By Dr Chloe Kindred
Earlier this month, we recognized Brain Awareness week which is a global initiative to promote awareness of brain health. One of the common conditions affecting the brain in Australia is dementia – you probably have a relative who has, or know of someone who has, dementia.
What is dementia?
Dementia is not one single disease – it is an umbrella term that groups together a number of types of dementia affecting the brain that cause quite similar symptoms. The most common type of dementia is Alzheimer’s, but Lewy Body dementia, vascular dementia, and Parkinson’s disease are also types. It is more common over the age of 65, but some people can have dementia as early as their 40s or 50s – this is relatively rare.
What are the symptoms?
Dementia affects how the person thinks, behaves, and their ability to perform their day to day activities. Early symptoms can be subtle, with some mild confusion, vagueness, and memory loss. These are often noticed by family members well before the person with dementia notices them – and it can be a delicate subject to bring up. People with dementia, as a result of the condition, can have trouble realizing they are affected and they may deny that there is a problem.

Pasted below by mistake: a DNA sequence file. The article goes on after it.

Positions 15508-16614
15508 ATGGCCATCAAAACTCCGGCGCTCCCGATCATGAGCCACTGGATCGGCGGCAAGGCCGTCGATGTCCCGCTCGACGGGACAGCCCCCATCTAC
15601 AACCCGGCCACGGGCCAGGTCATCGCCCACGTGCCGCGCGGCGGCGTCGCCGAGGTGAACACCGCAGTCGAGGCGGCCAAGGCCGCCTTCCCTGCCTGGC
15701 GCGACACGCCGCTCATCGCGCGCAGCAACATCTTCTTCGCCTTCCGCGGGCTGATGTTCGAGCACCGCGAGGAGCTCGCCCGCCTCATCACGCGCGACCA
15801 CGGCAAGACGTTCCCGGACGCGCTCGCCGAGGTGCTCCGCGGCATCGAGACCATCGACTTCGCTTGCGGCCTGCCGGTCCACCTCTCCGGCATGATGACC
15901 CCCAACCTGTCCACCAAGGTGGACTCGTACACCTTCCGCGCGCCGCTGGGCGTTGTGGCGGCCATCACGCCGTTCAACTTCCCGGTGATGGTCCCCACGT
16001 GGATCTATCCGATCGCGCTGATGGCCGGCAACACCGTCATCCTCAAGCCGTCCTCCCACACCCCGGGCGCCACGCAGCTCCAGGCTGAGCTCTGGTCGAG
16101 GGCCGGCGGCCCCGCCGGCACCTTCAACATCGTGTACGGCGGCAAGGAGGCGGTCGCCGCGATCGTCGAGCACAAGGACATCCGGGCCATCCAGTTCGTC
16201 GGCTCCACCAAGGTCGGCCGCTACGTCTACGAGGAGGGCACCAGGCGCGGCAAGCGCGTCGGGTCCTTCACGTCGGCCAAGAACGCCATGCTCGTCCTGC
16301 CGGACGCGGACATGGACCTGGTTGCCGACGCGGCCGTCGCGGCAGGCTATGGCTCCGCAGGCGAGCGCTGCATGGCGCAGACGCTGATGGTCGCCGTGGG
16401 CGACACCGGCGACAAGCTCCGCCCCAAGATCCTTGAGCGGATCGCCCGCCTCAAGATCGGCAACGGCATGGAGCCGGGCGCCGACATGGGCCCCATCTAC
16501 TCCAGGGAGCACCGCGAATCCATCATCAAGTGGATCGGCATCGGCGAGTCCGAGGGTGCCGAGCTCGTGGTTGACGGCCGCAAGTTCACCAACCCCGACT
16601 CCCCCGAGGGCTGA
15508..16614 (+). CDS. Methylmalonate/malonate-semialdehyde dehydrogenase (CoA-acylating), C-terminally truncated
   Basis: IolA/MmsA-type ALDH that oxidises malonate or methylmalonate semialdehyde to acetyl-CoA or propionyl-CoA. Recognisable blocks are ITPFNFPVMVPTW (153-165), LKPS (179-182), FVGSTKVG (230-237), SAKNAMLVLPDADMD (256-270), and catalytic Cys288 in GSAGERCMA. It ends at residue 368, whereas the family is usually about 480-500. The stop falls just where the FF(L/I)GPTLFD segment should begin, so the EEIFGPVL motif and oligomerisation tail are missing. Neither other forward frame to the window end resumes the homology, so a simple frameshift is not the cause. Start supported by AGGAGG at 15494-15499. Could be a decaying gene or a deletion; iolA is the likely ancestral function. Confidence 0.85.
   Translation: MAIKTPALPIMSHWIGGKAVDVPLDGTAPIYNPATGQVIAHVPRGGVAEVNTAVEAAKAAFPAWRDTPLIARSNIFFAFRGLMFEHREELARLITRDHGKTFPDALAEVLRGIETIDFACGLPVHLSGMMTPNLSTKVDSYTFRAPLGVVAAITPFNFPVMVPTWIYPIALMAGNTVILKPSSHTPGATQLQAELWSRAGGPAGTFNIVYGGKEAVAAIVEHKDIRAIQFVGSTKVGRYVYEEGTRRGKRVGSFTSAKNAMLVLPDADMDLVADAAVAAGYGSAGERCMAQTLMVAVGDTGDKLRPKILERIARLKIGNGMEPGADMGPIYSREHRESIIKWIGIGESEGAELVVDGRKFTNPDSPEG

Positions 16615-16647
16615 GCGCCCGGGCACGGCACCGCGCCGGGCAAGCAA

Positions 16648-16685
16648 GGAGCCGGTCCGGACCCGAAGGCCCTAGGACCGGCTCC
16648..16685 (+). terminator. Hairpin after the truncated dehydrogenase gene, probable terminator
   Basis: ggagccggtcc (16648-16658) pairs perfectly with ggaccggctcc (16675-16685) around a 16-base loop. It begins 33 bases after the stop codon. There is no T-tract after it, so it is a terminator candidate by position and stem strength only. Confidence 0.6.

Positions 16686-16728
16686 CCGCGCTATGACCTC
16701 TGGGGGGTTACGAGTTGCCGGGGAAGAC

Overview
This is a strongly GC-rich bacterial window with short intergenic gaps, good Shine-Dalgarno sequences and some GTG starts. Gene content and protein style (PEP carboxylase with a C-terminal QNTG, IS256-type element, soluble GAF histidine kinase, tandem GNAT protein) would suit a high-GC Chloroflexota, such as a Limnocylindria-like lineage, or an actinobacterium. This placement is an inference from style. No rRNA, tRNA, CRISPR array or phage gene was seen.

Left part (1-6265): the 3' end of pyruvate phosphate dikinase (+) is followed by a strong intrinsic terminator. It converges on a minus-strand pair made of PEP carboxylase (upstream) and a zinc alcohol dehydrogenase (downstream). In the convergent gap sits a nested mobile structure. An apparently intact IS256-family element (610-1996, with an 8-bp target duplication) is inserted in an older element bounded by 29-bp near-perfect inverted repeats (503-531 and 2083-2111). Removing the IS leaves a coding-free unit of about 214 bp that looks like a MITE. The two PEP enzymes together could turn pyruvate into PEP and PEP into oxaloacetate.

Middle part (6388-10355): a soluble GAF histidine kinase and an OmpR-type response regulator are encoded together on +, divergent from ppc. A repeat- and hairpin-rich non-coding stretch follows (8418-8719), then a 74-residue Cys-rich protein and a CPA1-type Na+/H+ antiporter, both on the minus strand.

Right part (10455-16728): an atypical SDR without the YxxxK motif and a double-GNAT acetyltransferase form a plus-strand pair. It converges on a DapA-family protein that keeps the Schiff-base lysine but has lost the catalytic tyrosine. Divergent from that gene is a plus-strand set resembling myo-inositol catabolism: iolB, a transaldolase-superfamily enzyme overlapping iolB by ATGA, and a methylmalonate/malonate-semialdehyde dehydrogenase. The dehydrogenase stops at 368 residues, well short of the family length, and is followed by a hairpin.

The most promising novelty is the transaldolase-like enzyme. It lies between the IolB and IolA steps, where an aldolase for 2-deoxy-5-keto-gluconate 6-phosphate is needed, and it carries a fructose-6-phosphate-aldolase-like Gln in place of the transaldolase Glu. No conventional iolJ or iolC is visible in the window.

What should I do if I think a loved one may have dementia, or if I’m worried that I do?
It’s easy to make an assumption that because some of the symptoms of dementia are present, that your loved one has dementia. However, these symptoms are shared by other, often treatable, medical conditions, so it’s important to take a thorough look. Your GP is a good first port of call, and they will ask detailed questions about the symptoms and arrange appropriate investigations to find the cause. Sometimes a referral to neurologist, geriatrician, or psychiatrist may be required.
How is dementia treated, and how can I reduce my risk of getting it?
Currently, there is no cure for dementia. There are some medications that have been found to help reduce the symptoms, but the support of family members is invaluable to those with dementia. Your GP will coordinate and lead a team of health professionals who will be committed to assisting your loved one and your family through the journey of dementia.
The good news is that are several things you can do to reduce your risk of dementia – and you may be doing them already! Eating a balanced diet including fish, vegetables, and limited saturated fats, exercising for half an hour most days, limiting alcohol to two drinks per day, seeing friends and socializing regularly, having regular preventative check ups with your GP (which can include cholesterol and blood glucose tests) and not smoking are some of the ways you can reduce your risk of developing dementia later on in life.
Please come in and see us if you are concerned about yours or your loved one’s brain health, or would like some support in establishing good habits. You can read more about dementia and brain health here: